Texas

A Texas Speech Pathologist Sues for Her 1st Amendment Right to Boycott Israel

Bahia Amawi's political beliefs have nothing to do with her skill as a speech pathologist.

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Maxfx/Dreamstime.com

If Bahia Amawi wants to keep helping speech-impaired students in her Austin public school, she'll have to sign an oath promising not to engage in a boycott of Israel.

The Intercept reports that Amawi, a child language specialist, was born in Austria, speaks three languages, and obtained a Master's degree in speech pathology in 1999. She's worked as a contractor with the Pflugerville Independent School District since 2009. Her employers do not appear to have had any issues with her until she was presented with a new contract this year. Amawi noticed a provision in the document stating that she "does not currently boycott Israel" and "will not boycott Israel during the term of the contract." For Amawi's personal reasons, she could not agree to these terms.

A federal lawsuit was filed in the Western District of Texas on Monday. The suit argues that the provision violates Amawi's First Amendment right of free speech.

Amawi's contract is not the first of its kind. In 2017, Texas became the 17th state to pass a law disavowing boycotts of Israel. House Bill 89, also known as the anti-BDS (Boycott, Divestments, and Sanctions) law, allowed the Texas Comptroller's Office to make a list of companies that boycotted Israel with the intention of barring them from future government contracts. Gov. Greg Abbott applauded the measure, saying, "Anti-Israel policies are anti-Texas policies, and we will not tolerate such actions against an important ally."

The American Civil Liberties Union (ACLU) represented a Mennonite math teacher who objected to a Kansas law requiring any company or person contracting with the state to not be "currently engaged in a boycott of Israel." Earlier this year, in response to the ACLU's suit, a court decided that forcing people to choose between personal beliefs and state employment was "plainly unconstitutional."

Texas' anit-BDS law also reared its head following Hurricane Harvey in 2017. An application for disaster relief grants in Dickinson, a Houston suburb, included a section titled, "Verification not to Boycott Israel." Here, applicants for disaster relief were expected to certify that they did not boycott Israel and would not pursue a boycott of Israel while receiving assistance.

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76 responses to “A Texas Speech Pathologist Sues for Her 1st Amendment Right to Boycott Israel

  1. She has no more free speech rights than a conservative professor. How is this even an issue?

    1. Why is it an issue that a government employer is trying to enforce views on its employees? Views not relevant to the job or the security of the government?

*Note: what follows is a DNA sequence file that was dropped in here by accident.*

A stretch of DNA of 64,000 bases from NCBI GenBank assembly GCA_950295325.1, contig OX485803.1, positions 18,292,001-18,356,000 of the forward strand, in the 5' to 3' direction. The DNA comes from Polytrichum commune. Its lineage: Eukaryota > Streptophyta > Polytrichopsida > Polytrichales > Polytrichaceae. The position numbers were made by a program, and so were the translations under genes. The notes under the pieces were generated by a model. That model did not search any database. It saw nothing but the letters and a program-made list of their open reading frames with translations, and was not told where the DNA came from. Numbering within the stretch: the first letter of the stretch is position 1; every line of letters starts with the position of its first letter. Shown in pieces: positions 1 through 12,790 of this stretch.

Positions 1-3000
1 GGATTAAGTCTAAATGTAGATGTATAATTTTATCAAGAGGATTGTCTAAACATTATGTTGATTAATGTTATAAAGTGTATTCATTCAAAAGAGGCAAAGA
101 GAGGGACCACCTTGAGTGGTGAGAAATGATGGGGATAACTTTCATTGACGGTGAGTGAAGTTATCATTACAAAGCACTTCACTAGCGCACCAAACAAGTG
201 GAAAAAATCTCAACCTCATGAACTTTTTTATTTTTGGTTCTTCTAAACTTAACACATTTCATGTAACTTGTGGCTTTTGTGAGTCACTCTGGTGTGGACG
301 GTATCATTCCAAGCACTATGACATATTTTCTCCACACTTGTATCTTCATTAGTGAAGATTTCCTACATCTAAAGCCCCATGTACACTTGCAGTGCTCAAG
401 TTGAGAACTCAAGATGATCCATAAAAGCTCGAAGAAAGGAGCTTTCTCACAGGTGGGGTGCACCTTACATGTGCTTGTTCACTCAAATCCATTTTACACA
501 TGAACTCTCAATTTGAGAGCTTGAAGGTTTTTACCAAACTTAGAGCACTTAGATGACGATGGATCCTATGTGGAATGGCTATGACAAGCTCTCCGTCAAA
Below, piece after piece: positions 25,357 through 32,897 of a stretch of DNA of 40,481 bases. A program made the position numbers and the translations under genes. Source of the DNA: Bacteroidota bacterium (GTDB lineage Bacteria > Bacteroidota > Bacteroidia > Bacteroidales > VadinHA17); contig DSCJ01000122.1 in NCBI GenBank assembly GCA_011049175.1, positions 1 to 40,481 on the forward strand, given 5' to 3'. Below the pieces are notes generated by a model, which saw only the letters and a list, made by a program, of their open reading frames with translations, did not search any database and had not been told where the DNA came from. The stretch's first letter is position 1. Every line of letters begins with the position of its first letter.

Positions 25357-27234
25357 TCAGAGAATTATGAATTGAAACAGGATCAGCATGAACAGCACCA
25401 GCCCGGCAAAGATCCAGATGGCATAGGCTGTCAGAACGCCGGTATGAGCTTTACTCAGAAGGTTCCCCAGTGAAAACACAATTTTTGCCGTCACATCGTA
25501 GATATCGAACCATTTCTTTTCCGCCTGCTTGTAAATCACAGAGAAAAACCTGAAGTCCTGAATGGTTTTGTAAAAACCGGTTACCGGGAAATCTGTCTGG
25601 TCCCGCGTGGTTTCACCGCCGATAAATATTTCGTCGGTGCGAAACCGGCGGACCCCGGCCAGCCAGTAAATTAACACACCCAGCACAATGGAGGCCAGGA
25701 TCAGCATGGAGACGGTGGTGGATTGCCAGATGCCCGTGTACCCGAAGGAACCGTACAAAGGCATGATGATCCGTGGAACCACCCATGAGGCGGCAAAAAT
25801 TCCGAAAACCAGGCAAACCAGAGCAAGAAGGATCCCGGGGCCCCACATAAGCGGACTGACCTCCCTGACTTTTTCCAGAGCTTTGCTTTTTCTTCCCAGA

Yeesh.

      1. Rules are important and must be obeyed because rules.

        /some idiot in a thread about houses in SFO.

        1. Also, some idiot in a thread about cops attacking a mother and baby for sitting on the floor.

      2. Tell that to the conservative professors have been shut down because of their outspokenness!
        Now according to your statement a government employee SHOULD NOT BE PREVENTED from stating their support for ISIS or even the Taliban or from giving and comfort (by words only) to them.

  2. Why not make her sign a contract promising to bake cakes for gay Jews? That would be perfectly constitutional.

    1. Yep Eddy,

      I also think that many of her supporters would feel differently about a publishing company selling textbooks to schools if the company is so committed to freedom of the press it boycotts all countries that outlaw Mohammed Cartoons.

  3. If she came out pro-Nazi, she’d have no job either.

    Then again, odds are, she is pro-Nazi also.

    1. She didn’t “come out” anything. Her position was demanded on her contract application.

  4. how does individual boycott a nation?

    1. Same as any boycott. You avoid buying their products. In the case of Israel, it would mean not buying the products of companies that are based in Israel.. Who that is, I dunno, I’ve never tried to boycott Israel so it’s not something I’ve looked up.

      1. I for one will NOT be buying an Uzi (Israeli company) but not because of a boycott of Israel, but because my Uncle Sammy will not allow me. :sad_face_emoji:

        1. A true BDS’er would forego generic drugs made by Gilead or Teva for more expensive, brand name drugs.

          I suspect there aren’t that many true BDS’ers.

          1. Intel has a research facility in Israel. Anyone using a smart phone or computer is not following the boycott against Israel. The BDS’ers virtue signal by only boycotting things they don’t particularly want anyway.

      2. Kinda hard to do because Israel has a strong technology export base. A lot of the startups get bought up. Anybody have Waze on your phone?

        Israel does not need to worry about this person. Let her boycott whatever she wants.

        1. Israel does not need to worry about any single person, but sensible Israelis should be fearful of the prospect that it will lose American support — and American military, economic, and political skirts to hide behind — as support for immoral right-wing Israeli belligerence becomes a left-right divider in American politics, with Israel on the wrong side of that divide.